For Fans Of
Primordial had become a legendary figure in the metal scene and, up until 2008, saw themselves topping charts, playing many festivals and growing a large fan base. However, 2011 saw their album, ‘Redemption at the Puritan’s Hand,’ released and, put simply, it didn’t impress at all. Now they have shot back with latest record, ‘Where Greater Men Have Fallen,’ which offers redemption with both skill and production.
Starting off with the title track, the musical elements work in accord to build suspense. The lyrical content is heavy, in true metal fashion, and executed with both deep growls and higher howls that show off a range of vocal skills.
Primordial created their legacy in the black metal scene but have since drifted further and further away from those sounds. This full-length has hints of their older black metal style though with track such as ‘The Seed of Tyrants’. Through the agency of blast beats and powerful riffs, the blueprint is established, while ‘The Alchemists Head’ brings back the blackened, raspy vocals.
Unlike some of their previous work, this album employs a strong focus on the guitar work and the guitar leads throughout. Moments like ‘Ghosts of the Charnel House’ show a lot of emphasis and skill in the guitar work, with slower grooves as well as the classic heavy stuff.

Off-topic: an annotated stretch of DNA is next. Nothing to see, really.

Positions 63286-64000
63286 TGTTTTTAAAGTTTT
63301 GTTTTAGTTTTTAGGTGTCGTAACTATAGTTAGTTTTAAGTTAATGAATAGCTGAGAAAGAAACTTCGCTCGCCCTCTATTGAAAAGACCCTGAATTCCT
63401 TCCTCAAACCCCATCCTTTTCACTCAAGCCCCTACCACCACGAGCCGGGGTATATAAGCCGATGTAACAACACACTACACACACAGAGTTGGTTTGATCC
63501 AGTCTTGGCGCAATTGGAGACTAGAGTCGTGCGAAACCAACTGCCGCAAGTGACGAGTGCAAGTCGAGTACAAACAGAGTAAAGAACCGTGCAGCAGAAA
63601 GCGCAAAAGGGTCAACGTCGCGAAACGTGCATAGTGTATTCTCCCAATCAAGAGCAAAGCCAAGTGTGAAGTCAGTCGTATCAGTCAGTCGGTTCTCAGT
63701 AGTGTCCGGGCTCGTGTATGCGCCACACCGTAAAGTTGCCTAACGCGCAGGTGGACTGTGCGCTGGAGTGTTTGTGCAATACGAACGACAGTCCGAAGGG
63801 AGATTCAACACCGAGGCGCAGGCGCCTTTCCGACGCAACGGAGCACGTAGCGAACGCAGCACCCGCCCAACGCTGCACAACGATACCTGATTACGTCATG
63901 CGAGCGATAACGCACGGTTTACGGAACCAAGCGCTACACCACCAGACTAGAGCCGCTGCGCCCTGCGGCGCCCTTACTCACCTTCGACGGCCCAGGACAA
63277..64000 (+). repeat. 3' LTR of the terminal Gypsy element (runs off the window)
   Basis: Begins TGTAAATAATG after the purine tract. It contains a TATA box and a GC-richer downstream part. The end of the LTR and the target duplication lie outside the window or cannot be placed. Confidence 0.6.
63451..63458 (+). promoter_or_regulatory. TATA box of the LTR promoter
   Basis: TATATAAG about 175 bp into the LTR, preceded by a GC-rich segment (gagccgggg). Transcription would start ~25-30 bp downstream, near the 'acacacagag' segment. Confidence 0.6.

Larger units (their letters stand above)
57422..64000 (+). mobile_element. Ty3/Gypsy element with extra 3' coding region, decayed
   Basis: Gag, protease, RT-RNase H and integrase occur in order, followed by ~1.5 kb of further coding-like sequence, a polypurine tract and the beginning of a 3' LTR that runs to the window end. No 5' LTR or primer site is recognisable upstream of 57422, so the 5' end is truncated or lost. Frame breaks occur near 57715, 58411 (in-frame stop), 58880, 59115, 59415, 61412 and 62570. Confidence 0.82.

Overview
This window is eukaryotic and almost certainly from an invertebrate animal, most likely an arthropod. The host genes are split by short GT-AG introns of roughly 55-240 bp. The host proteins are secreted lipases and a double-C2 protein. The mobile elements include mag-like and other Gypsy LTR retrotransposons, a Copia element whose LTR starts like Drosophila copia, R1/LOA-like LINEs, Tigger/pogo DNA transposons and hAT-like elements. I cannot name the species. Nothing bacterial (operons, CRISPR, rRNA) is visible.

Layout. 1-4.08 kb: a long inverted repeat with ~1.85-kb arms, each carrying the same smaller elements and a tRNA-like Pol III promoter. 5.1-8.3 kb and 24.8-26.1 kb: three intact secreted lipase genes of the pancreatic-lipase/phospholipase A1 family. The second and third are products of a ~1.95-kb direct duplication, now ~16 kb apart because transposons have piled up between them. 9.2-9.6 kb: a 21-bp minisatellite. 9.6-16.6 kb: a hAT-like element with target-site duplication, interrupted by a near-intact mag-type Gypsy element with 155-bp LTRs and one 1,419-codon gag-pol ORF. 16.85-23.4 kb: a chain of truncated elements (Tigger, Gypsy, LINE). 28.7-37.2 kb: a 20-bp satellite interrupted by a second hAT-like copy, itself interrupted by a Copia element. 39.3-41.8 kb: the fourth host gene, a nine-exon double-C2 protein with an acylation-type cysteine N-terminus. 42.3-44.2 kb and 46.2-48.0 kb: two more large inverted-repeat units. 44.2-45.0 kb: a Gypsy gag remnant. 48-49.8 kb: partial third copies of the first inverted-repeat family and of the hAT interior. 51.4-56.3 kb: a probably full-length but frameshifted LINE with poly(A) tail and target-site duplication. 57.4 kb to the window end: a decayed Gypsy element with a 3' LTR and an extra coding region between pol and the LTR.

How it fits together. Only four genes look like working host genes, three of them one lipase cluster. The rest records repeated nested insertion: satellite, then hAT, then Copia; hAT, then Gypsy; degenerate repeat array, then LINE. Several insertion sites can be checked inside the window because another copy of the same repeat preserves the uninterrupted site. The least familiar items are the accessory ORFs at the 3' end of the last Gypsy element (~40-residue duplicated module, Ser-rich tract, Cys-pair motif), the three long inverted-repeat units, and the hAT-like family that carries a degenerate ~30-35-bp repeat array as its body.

Ending with ‘Wield Lightning to Split the Sun’, which holds a lot of influence from Irish Folk music, it makes for a fitting conclusion.
While Primordial have usually been a band that has a formula and sticks to it, the smallest changes on ‘Where Greater Men Have Fallen’ have made it an engaging and fresh work while still sounding like the band’s classic music.
- Where Greater Men Have Fallen
- Babel’s Tower
- Come the Flood
- The Seed of Tyrants
- Ghosts of the Charnel House
- The Alchemist’s Head
- Born to Night
- Wield Lightning to Split the Sun